Fields And Commons : The Wider Township Territory
The clearest impression of the overall settlement pattern in the township in the late medieval/early modern period is provided by the 1632 Wellbeck Atlas maps. Although this map is some 250 years after the late 13th century high water mark of medieval settlement, and the the usual caveats therefore apply, the basic elements of the pattern depicted probably held true throughout the medieval pattern.
The village of Great Tosson lay on the interface between the two basic resources of the township community. To the north, on the lower slopes of the valley side and extending on to the flood plain of the Coquet, lay the large open arable fields, meadows and orchards with names like ‘Great Tosson Howp field’, ‘Great Tosson greene’, etc. The Howp Field also figures in the ‘Survey of the Ogle lands’, in 1724, cited by Dixon (1903, 326).
To the south of the village, a long narrow, wedge-shaped slice of territory extended into the Simonside Hills, as far as the confluence of the Smiddy Burn and Newbiggin Burn, where it reached an apex at the foot of ‘Kame Hill’. The territorial slice is thus equivalent to the strip which is currently forested and did not include the additional area to the south east - incorporating Selby’s Cove, Cove Glen and extending down to Coquet Cairn - all of which formed part of the territory of the late 19th century Tosson township. This represented the community’s unenclosed common grazing.
Hedley and Quartermaine (2004, 345) have described the system of hollow-ways which can be traced leading into the Simonside Hills via Tosson Burgh, Spital Hill, Little Church Rock and Bob Pyle’s Studdie and which were probably associated with the driving of livestock up on to the high pastures. The map shows that the great majority of early 17th-century topographical placenames in the Simonside Hills were very different from those recorded on the Ordnance Survey maps of more recent centuries.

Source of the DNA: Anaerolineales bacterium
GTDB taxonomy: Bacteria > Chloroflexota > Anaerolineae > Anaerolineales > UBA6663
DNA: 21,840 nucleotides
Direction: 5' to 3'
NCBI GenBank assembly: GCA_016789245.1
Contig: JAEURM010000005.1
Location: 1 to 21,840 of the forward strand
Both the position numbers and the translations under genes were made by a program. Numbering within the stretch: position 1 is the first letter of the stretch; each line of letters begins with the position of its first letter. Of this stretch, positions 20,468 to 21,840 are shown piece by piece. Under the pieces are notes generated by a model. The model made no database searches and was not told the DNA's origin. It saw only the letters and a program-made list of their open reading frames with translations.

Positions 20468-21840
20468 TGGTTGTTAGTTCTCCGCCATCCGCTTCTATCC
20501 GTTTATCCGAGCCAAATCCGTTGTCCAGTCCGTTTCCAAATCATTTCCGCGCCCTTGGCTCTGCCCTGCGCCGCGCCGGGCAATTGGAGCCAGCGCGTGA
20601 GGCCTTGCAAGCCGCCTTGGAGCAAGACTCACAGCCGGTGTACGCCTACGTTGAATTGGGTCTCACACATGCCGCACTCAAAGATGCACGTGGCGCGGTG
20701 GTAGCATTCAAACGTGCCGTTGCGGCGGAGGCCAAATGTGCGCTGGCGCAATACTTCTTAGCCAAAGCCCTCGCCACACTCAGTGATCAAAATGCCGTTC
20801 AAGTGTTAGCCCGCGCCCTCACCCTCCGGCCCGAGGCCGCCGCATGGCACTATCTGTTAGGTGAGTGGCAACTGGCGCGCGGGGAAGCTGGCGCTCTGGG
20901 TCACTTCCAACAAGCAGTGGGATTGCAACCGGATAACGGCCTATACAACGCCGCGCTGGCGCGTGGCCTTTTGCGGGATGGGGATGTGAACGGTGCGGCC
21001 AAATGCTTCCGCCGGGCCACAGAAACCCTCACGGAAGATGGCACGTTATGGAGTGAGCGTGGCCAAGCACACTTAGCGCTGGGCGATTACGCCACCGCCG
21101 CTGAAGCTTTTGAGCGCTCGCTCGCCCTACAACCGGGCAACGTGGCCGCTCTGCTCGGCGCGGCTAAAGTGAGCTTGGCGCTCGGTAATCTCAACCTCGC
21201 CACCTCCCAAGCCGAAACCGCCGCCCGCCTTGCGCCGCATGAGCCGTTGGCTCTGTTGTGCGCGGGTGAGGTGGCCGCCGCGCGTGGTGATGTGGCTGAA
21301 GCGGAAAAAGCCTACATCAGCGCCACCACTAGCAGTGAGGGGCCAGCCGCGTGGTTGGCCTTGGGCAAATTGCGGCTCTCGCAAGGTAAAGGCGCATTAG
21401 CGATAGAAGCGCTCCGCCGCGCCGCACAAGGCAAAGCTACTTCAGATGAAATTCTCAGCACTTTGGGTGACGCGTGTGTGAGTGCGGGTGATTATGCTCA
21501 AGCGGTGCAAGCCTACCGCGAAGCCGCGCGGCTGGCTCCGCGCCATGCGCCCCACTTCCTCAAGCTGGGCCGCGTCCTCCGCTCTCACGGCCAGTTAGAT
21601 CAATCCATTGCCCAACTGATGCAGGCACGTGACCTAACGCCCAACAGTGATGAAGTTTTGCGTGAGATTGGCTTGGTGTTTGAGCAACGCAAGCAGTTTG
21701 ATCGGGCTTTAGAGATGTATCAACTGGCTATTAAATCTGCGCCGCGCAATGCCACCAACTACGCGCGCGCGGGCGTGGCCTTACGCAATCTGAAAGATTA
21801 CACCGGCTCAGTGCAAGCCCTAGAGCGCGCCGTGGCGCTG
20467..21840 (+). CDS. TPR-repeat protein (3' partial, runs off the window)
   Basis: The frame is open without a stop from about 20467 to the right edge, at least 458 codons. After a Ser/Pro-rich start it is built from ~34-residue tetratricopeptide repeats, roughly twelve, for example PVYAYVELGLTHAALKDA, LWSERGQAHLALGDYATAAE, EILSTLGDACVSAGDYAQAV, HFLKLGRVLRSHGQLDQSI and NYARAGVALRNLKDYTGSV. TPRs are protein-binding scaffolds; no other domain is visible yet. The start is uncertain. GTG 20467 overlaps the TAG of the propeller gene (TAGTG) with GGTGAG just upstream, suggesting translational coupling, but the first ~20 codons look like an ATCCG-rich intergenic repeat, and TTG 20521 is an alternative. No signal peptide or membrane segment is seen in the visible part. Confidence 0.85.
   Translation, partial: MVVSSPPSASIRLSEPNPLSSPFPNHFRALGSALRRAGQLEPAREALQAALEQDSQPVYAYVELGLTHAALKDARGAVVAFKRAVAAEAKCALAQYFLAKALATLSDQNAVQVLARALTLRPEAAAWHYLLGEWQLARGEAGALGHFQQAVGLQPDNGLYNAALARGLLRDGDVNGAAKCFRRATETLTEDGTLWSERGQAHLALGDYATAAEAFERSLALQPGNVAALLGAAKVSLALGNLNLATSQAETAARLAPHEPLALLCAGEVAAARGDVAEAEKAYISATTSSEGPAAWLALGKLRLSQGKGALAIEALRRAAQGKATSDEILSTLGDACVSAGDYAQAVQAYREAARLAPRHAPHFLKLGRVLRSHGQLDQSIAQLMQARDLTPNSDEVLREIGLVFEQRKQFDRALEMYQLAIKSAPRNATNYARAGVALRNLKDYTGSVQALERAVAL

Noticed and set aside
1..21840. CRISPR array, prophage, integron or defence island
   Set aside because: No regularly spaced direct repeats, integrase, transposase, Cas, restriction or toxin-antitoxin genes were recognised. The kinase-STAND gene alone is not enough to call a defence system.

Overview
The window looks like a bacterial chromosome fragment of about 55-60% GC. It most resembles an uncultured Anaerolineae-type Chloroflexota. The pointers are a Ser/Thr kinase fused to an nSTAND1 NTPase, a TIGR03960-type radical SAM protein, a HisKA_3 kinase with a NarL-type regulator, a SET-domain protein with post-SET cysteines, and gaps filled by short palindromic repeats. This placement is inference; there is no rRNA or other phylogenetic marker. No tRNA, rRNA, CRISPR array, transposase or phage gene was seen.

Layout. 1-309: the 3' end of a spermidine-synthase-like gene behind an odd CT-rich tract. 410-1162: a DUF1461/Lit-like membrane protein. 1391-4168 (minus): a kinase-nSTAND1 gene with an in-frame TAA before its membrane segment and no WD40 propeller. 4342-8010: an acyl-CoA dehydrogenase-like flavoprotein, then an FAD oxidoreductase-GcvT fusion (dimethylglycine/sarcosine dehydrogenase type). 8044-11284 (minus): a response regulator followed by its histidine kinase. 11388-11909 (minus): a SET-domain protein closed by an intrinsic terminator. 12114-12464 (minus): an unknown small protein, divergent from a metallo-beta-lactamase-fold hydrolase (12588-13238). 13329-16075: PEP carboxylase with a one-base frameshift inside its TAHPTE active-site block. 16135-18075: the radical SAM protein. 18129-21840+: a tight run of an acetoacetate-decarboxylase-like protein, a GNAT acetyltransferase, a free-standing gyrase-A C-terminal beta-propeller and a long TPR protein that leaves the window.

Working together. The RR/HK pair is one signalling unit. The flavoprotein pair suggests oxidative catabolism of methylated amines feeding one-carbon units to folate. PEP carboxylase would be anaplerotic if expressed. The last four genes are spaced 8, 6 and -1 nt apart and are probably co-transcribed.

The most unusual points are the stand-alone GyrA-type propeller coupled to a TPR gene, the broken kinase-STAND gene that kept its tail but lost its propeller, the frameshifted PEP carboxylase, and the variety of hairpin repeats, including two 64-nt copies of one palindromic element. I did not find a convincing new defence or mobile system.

Apart from the water mill(s) and the building on the site of the hospital at Ryehill, no dispersed farmsteads are shown within Great Tosson township. To the west, Little Tosson is shown as a hamlet of four houses. Another hamlet of three or four houses, called ‘Fernelow Hill’ or sometimes just Fernelow, which has now vanished completely, is shown to the south west beside the ‘Snawdene Intackt’, a small intake in the joint common of Hepple, Fernelow and Little Tosson townships, on the southern edge of ‘Bickering (i.e. Bickerton) and Fernelow’ grounds.
Fernelow seems to have been associated with Bickerton, but the sites of both the hamlet and the intake are probably located within the later territory of Little Tosson township (approximately at NZ 005 998). The only man-made structure shown in Great Tosson common is a boundary or waymarker cross, ‘Eldin Stob’, shown on the eastern edge of the township near the present Ferneybed Hill (approximately at NZ 020 973). On the west side, a very large glacial erratic, labelled ‘maine stone on Tosson Moor’, was apparently used as a boundary marker. Main Stone, also known as Mere Stone, still exists (cf. Dixon 1903, 482). From there, the western boundary of Great Tosson continued north to reach the Chesterhope Burn which was followed until the enclosed ground was reached.
At the southern end of Hepple, Fernelow and Little Tosson Common lay an area labelled Charnters Shield. A single building called ‘The Shield’ is shown in this area. Rather than being associated with long distance transhumance this building may have provided seasonal shelter for those tending and milking the community’s cattle on the common (cf. Winchester 2000, 90 - 93).
The label applied to this area, Chartners Shield, refers to the Chartenays the family which held a share of the Hepple barony prior to the Ogles. The significance of the placename is not altogether clear, but it may refer to a part of the moorland which was once reserved for the Chartenay lords own stock and hence was not part of the common proper.
Alternatively it might represent a sheiling ground which the Chartenays leased out, either to their own tenants or to those from townships much further afield, who needed additional grazing for their stock. ‘Chartners’ survives today incorporated in several placenames in this part of the former common, notably Chartner Burn, Chartner Lough, and the ‘solitary house’ of Chartners (cf. Dixon 1903, 488), now encircled by the trees of Harwood Forest.